Most striking of all to me was how incredibly lazy English's piece was. As best I can tell, he hasn't read anything I've written since 2003. If he really wanted to paint me as an enemy of educational leadership, I've given him loads of fodder since. It's remarkable to me, and more than a little pathetic, that he instead opted to rely upon guilt by association and insinuations of evil motive rather than a straightforward critique of what I've said and written.
For instance, here's English's entire description of me:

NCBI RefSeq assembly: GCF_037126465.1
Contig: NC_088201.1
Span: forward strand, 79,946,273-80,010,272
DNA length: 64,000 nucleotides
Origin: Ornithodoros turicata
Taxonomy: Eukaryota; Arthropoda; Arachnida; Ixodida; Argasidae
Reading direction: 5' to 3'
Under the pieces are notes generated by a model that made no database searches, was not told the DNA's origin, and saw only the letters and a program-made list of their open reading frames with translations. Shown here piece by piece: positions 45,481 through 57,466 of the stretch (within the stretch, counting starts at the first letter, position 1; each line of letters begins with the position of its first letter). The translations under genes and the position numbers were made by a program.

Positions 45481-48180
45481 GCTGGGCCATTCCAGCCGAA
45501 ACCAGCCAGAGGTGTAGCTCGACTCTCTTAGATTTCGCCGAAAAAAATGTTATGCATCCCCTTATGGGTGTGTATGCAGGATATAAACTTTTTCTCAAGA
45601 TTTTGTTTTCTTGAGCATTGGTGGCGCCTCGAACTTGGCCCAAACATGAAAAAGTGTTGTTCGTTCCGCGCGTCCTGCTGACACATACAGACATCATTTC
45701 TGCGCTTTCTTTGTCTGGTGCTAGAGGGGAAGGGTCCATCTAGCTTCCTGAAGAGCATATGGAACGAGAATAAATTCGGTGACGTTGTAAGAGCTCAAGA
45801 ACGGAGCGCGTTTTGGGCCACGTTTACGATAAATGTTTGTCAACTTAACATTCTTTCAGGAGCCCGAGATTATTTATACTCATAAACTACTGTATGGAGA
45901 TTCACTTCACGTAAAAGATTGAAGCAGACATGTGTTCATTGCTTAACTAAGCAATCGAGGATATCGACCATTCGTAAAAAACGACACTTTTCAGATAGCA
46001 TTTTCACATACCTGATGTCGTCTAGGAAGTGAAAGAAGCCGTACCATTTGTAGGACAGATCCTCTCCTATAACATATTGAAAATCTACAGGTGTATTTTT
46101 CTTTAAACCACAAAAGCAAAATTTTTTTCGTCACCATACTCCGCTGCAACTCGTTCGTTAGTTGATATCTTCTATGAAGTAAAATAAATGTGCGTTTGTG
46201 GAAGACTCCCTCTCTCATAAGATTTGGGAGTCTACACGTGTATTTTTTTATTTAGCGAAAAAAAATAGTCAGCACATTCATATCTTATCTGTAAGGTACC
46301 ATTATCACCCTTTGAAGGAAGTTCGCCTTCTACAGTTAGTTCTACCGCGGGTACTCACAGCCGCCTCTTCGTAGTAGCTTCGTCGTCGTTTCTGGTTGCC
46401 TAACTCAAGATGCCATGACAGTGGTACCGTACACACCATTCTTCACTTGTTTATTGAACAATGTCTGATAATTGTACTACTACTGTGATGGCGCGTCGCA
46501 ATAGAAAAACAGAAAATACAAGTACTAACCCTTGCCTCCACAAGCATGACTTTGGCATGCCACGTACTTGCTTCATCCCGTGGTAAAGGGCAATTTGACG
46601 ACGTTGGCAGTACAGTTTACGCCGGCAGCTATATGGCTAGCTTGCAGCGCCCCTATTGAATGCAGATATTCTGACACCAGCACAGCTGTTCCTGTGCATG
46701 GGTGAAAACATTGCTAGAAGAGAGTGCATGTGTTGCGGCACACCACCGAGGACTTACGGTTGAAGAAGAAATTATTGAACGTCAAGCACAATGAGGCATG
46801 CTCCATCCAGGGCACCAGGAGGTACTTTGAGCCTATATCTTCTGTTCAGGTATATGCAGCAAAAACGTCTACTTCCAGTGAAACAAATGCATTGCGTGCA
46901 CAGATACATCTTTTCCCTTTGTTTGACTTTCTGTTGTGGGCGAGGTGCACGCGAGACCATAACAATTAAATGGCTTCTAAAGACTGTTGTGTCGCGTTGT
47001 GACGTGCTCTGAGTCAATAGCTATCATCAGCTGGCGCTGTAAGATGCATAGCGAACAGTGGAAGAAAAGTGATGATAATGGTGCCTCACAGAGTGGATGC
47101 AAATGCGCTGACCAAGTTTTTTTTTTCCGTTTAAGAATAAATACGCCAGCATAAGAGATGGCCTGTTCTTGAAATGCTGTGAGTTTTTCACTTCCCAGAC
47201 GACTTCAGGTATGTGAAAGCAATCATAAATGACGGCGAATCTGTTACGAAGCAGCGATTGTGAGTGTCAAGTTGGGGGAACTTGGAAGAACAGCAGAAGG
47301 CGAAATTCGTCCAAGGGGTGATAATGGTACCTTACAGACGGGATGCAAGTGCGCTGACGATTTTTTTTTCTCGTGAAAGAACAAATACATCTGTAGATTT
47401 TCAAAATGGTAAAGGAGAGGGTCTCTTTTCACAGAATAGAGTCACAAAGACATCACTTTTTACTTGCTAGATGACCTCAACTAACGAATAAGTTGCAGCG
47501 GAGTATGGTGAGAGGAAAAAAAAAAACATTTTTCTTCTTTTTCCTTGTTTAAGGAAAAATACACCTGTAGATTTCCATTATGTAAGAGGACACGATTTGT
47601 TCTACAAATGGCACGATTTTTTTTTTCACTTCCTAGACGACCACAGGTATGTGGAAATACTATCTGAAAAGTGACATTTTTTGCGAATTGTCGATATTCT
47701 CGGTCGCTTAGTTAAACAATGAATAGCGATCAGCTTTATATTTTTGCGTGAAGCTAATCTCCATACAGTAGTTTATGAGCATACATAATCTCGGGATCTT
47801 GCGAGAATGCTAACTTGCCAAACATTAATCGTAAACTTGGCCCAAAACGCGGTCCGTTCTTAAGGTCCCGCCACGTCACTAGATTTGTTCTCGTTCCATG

"Frederick M. Hess is director of Education Policy Studies at the American Enterprise Institute. Prior to assuming this role at the American Enterprise Institute, he was an instructor at the University of Virginia and a senior fellow of the Progressive Policy Institute. Emery and Ohanian noted that the Progressive Policy Institute has received generous funding from the Bradley and Heritage Foundations. The Bradley Foundation is one of the four "Big Sisters" previously noted. Its money comes from the sale of auto parts magnate Harry Bradley. The Bradley Foundation has a long history of sponsoring conservative ideologies in education and in the larger policy arena. Hess sits on the review board for the Broad Prize in Urban Education and on the boards of directors of the National Association of Charter School Authorizers. Hess is a frequent critic of school of education leadership programs for failing to teach candidates "proven" business management skills."